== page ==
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Skykomish mayor explains why there was no emergency shelter open during snowstorm

Some people who were stranded on US 2 near Skykomish questioned why the town did not open an emergency shelter, even though it has a plan for one.

SKYKOMISH, Wash. — Some people who were stranded overnight on US 2 near Skykomish questioned why the town did not open an emergency shelter, even though it has a plan for one.

Skykomish Mayor Henry Sladek said the town has a protocol for opening a shelter at a local school with cots, supplies, and a generator, but the “totally unusual circumstances” of Sunday’s snow made opening the shelter nearly impossible.

Hundreds of cars were stuck on Highway 2 and town staff and first responders were not able to reach the school to open the shelter, Sladek said.

“People couldn’t even get down there, our town was a mess, roads were blocked,” he said.

RELATED: US 2 over Stevens Pass closed until at least Tuesday morning

The shelter also would not have been big enough for all the people who might’ve needed a place to stay, Sladek said. Skykomish has supplies for about 150 people and Sladek said far more than that were stranded and in need of help.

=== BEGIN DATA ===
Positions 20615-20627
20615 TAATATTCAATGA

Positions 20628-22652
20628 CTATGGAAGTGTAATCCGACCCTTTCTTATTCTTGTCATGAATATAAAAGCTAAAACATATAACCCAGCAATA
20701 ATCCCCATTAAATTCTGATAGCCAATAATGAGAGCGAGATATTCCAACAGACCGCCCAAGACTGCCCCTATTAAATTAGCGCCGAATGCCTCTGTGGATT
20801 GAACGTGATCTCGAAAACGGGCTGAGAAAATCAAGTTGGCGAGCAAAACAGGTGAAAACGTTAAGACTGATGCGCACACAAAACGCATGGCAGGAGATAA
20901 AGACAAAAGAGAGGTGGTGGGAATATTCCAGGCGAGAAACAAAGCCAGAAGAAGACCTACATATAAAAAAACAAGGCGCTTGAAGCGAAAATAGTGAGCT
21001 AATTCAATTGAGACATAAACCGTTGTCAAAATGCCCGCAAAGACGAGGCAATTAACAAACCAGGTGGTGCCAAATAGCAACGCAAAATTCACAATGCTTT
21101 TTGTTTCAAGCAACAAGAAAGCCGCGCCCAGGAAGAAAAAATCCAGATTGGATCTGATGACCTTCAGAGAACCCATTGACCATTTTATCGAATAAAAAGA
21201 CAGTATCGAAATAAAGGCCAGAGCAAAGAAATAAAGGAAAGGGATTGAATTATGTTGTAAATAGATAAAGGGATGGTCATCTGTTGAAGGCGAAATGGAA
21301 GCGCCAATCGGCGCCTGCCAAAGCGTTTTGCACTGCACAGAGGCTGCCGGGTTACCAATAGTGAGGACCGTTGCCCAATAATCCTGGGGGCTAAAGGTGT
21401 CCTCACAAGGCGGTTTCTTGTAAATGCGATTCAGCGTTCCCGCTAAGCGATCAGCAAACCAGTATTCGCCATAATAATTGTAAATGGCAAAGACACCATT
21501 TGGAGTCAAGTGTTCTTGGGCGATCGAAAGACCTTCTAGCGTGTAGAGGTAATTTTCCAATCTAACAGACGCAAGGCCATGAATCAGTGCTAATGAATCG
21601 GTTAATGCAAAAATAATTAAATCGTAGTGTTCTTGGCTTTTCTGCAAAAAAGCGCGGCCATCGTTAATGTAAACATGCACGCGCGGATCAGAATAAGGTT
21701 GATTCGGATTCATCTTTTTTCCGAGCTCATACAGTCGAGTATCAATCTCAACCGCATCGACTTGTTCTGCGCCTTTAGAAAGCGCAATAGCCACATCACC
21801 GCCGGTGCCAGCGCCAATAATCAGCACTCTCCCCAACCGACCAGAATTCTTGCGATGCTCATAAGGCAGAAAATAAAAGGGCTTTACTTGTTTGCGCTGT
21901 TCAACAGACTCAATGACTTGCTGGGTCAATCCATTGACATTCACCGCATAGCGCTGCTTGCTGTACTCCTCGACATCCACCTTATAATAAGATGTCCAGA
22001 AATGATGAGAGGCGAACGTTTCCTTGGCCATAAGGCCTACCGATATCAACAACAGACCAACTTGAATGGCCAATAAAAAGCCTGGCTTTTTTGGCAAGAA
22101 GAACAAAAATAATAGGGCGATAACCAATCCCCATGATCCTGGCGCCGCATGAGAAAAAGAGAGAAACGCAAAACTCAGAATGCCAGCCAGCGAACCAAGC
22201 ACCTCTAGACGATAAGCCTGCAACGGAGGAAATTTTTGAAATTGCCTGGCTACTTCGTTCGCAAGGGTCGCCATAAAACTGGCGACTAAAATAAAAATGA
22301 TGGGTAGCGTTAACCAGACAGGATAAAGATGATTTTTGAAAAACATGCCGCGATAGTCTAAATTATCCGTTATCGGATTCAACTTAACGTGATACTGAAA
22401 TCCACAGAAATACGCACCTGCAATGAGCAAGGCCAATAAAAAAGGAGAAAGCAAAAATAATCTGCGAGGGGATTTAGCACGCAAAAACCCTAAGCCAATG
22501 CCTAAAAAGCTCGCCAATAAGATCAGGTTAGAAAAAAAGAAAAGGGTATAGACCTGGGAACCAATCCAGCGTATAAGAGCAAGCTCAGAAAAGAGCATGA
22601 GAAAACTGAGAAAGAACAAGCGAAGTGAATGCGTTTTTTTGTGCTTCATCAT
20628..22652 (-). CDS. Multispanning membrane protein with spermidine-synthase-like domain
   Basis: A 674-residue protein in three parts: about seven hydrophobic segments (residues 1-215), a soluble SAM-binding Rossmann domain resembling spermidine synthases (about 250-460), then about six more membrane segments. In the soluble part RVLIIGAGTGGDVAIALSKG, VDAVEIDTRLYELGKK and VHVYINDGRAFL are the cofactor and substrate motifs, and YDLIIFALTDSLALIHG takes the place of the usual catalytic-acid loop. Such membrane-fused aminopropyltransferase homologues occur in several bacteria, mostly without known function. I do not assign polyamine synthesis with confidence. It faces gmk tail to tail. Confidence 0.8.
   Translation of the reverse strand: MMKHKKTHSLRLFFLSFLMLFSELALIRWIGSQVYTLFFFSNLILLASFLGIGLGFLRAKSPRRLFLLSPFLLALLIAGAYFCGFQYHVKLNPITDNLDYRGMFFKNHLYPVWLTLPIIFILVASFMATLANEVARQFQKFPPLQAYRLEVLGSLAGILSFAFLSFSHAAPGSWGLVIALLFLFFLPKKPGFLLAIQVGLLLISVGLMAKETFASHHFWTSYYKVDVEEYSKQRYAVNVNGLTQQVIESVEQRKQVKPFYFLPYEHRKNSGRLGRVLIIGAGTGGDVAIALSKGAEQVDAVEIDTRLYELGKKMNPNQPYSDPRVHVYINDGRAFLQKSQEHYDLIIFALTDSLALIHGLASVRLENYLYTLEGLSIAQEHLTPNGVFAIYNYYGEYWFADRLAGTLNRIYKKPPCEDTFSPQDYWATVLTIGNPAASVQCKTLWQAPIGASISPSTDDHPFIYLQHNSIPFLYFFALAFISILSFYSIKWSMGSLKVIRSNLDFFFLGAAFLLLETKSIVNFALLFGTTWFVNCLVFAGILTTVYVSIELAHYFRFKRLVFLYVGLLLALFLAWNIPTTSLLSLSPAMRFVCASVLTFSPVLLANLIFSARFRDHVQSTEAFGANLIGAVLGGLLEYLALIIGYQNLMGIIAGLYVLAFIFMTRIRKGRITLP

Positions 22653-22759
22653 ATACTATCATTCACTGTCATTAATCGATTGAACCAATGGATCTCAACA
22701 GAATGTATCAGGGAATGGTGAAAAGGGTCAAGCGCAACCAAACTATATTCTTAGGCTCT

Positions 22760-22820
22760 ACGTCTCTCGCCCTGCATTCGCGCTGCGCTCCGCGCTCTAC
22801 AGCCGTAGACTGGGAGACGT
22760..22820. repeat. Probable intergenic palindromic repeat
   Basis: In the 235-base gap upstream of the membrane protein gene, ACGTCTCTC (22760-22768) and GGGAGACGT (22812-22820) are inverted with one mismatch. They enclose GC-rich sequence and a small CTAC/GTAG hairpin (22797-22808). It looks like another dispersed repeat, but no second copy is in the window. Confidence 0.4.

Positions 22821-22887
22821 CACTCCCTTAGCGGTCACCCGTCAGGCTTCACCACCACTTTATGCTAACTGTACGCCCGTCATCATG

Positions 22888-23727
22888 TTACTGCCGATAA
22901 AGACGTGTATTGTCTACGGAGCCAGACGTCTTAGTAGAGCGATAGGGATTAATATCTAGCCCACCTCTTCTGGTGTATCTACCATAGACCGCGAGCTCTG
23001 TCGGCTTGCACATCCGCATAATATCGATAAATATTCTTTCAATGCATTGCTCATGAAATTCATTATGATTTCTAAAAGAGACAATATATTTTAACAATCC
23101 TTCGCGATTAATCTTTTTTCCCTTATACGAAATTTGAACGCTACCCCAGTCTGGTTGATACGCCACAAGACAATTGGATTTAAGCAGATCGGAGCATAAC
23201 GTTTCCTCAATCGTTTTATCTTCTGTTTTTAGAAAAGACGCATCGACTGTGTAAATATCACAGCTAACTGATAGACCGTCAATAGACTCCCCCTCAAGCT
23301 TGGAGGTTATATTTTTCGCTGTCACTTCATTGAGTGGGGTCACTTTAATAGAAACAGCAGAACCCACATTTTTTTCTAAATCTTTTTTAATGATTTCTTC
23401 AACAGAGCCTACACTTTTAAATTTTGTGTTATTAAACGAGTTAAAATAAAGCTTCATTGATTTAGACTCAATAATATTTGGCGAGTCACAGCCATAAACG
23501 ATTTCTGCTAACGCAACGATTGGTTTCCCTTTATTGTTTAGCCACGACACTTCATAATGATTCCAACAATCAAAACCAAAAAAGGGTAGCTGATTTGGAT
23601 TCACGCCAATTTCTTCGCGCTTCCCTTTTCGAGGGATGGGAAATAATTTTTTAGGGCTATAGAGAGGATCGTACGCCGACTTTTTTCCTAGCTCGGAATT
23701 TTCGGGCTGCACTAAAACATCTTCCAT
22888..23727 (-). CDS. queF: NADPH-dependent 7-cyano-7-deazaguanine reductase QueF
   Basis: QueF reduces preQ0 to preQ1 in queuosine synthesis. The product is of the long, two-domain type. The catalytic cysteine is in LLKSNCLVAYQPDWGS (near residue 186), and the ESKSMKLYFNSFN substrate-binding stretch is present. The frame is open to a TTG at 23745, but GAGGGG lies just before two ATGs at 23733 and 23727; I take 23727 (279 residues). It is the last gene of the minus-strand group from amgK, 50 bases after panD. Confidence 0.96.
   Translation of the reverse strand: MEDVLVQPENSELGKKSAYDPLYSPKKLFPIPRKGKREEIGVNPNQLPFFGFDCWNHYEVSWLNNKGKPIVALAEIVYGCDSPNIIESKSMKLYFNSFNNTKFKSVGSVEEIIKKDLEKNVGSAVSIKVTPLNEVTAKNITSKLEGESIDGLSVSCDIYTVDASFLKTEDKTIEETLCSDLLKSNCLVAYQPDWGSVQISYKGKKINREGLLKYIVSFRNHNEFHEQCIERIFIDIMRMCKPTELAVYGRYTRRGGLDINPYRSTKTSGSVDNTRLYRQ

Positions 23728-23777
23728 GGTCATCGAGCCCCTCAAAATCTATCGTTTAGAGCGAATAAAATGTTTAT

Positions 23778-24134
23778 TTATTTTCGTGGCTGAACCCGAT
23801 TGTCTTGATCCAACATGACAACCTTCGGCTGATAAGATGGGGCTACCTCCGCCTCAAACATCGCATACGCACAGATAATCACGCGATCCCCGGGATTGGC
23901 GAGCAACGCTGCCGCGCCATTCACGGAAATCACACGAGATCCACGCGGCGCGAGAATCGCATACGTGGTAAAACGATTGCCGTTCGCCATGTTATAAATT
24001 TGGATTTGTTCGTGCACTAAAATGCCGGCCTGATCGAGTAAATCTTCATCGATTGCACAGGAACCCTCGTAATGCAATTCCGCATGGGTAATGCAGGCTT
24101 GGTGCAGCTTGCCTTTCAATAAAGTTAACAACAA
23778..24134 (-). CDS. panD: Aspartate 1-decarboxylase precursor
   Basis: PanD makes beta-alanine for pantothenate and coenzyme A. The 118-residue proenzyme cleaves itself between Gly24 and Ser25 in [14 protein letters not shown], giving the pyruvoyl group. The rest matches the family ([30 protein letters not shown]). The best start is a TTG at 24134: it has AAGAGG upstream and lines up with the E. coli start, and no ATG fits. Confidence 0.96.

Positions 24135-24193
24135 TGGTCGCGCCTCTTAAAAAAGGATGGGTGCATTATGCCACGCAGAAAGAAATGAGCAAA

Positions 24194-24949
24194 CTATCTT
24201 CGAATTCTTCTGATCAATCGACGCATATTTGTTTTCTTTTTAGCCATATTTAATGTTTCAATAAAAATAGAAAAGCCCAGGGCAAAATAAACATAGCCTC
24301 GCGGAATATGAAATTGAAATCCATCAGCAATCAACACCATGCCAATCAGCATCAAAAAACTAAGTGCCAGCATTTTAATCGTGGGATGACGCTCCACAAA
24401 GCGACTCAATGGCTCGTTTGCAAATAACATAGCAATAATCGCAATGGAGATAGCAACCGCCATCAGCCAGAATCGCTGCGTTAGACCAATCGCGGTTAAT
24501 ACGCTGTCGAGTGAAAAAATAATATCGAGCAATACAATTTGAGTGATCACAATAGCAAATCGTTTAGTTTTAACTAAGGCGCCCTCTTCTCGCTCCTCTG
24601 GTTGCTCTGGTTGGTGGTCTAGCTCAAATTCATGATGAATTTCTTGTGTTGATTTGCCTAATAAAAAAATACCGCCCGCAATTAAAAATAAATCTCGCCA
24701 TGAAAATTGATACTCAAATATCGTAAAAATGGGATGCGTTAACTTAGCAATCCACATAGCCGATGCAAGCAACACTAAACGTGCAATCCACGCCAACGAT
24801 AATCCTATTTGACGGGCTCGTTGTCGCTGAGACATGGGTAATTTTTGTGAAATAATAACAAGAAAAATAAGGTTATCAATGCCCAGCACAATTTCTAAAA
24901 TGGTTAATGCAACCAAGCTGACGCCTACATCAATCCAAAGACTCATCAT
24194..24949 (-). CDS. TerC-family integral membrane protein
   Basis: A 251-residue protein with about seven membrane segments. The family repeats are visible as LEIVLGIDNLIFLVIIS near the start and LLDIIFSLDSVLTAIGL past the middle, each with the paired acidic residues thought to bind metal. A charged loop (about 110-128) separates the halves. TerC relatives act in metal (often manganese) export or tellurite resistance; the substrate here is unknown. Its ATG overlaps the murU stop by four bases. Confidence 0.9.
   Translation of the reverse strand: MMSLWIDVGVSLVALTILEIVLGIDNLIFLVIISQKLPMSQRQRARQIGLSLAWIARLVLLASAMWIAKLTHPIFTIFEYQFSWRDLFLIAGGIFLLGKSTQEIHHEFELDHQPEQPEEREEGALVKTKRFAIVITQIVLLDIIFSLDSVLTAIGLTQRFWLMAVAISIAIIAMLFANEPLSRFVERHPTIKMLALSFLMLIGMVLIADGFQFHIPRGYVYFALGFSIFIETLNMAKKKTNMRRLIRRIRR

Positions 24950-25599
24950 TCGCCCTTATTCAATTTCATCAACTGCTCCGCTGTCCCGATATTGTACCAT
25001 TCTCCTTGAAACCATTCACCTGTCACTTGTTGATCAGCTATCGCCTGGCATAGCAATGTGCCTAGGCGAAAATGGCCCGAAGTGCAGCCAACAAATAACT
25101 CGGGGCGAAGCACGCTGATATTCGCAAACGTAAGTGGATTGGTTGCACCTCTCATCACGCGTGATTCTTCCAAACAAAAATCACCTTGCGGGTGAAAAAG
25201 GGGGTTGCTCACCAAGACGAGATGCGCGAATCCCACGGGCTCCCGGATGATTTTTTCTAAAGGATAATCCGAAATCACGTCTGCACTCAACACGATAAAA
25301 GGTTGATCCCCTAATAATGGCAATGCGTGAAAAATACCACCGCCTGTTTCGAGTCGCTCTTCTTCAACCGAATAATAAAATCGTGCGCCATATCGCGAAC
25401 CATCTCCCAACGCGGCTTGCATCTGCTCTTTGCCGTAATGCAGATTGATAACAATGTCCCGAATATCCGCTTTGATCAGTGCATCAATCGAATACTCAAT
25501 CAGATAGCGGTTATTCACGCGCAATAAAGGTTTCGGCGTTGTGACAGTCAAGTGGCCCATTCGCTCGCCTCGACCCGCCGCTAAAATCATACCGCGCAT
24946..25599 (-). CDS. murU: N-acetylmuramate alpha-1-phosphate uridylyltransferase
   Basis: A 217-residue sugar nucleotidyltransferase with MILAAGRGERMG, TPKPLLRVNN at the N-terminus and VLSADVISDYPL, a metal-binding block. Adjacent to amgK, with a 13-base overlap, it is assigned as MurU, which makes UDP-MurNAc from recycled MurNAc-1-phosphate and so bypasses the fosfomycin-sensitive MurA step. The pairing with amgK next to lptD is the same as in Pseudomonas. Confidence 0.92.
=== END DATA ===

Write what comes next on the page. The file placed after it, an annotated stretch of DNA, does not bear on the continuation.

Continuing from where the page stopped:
The shelter is primarily for a flooding event and is meant to house most of the people in Skykomish who would have to evacuate when a rising Skykomish River forces them from their home, Sladek said.

In the absence of a shelter, Steve Larner, owner of Sky Deli and Pizza, opened his business to those who were stranded, even though he didn’t have power. He provided stranded drivers with a place to use the bathroom and get a drink of water. He also sold sandwiches and pizzas, which he cooked on his gas-powered BBQ grill.

“We fed at least 200 people last night and into this morning, we didn’t get home until 2:30 am,” Larner said.

RELATED: Timeline: Icy roads and below freezing temps for Seattle region Tuesday